NaNoWriMo: Day 19

Written Today:  1,081
Current Total:  43,131

I must admit, I’ve hit a bit of a block with my novel.  I have spent the past month now world-building, and it has made me sick of this world I’ve dreamt up.  Apparently, this is when authors are most ready to begin work on their narrative, but I’ve been struggling with getting back into mine now that the grunt work of laying down the story’s foundations is mostly complete.  My mind keeps drifting off to other stories and other characters that do not fit into or exist within the constraints of my post-apocalyptic chronicles, and I’m debating whether or not to pull it back.

I also know that I haven’t updated in about a week at this stage, for which I apologize.  The fun thing about participating in NaNoWriMo as a college student is that things like school and work and life tend to swallow me whole every once in a while, and refuse to allow me access to the world outside of their walls long enough to write let alone update you wonderful readers about my progress.  I am, however, nearly done with the 50 thousand word goal, and though much of it is actually character and world building, I feel that this has been the most productive NaNoWriMo for me out of the four years I’ve participated.  Why?  Because even though I didn’t get much written that I feel might be usable in my novel, I feel better prepared to write the stories ahead than I ever have before.  Not to mention that I don’t feel as though I just wasted a bunch of time and 50 thousand words of effort on stuff that sucks or needs so much editing that I might as well begin anew.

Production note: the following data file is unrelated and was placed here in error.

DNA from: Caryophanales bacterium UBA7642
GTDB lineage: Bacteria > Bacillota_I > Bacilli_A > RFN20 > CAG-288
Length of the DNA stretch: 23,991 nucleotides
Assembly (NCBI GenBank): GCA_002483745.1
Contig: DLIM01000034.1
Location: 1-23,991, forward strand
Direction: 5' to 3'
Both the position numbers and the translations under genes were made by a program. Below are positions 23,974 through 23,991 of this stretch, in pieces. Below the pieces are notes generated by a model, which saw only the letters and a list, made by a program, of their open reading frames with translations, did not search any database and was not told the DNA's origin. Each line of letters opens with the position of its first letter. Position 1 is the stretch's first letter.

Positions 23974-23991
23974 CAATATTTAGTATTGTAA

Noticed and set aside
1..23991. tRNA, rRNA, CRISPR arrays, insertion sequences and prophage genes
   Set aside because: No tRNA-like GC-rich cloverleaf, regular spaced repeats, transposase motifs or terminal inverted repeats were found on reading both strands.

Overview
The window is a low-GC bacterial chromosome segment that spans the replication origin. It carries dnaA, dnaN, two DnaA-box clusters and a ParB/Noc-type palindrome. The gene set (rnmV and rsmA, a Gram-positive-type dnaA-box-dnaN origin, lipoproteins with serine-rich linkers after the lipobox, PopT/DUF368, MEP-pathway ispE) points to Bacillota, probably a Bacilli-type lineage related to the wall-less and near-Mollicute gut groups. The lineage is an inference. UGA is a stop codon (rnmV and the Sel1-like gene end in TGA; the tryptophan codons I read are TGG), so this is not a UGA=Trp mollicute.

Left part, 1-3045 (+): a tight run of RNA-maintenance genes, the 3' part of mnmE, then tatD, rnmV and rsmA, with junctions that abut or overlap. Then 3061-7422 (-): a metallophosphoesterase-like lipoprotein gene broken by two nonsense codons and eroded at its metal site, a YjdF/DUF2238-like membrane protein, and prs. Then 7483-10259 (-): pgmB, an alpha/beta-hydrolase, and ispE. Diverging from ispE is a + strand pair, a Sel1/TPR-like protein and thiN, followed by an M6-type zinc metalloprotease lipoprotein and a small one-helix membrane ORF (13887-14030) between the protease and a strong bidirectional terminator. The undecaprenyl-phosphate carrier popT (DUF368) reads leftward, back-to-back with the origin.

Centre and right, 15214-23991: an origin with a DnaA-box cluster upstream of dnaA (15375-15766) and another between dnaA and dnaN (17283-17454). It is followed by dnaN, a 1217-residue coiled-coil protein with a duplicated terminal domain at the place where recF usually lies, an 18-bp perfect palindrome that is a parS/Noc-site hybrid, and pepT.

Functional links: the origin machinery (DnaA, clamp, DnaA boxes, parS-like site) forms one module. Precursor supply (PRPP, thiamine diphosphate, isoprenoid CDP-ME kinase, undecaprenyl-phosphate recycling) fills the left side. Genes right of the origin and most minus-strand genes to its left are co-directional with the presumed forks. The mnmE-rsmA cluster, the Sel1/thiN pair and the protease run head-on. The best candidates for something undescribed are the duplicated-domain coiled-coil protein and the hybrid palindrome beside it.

I have a beginning.

Speaking of beginnings: the first theme for my 100 Theme Challenge has been posted.  Please, follow the link, and enjoy.

Thank you for reading, and have a lovely evening.


Donate to my NaNoWriMo Fundraiser, and I’ll insert a character with your name into my NaNo Novel!

There are 10 days remaining until the end of the fund-raiser for the Office of Letters and Light, and I’m only about halfway to my goal so here’s my idea:  for every increment of $10 donated I will write you something and send it to you.  In this instance, for every $10 you donate, I’ll create some fiction for a character with the name of your choosing (could be your name, could be the name of someone you love… or hate, or it could just be a crazy name you want to see in a story).  Much like a commission, the rewards will be as follows:

  • $0 – $9: A beautiful thank you letter, written in your favorite color of ink, with my quill, and sent to you (or scanned if you prefer not to share your address with a stranger).
  • $10 – $19: A character with the name you submit your donation under will be mentioned somewhere in my novel.  Fair warning, they may be among the dead as I’ve chosen to write the post-apocalyptic story.
  • $20 – $29: A character with the name of your choosing will be mentioned with a short description of who they are and what happened to them (think about 200 words)… Again keep in mind that there will be a LOT of people dying in this story.  Sorry about that.
  • $30 – $39: A character with the name of your choosing will make a cameo appearance (around 300 words or so) before either leaving or dying.
  • $40 – $49: A character with the name of your choosing will appear in a short scene (around 400 – 500 words).
  • $50 – $59: Choose your character’s name, whether they live or die, and I shall write them in with one of my main characters for a scene or conversation before leading them to their fate.
  • $60 and above: I will email you and discuss further options up to and including a supporting role in the story of the character whose name you will choose depending on how much you donate (each piece will increase by around 100 words for every $10).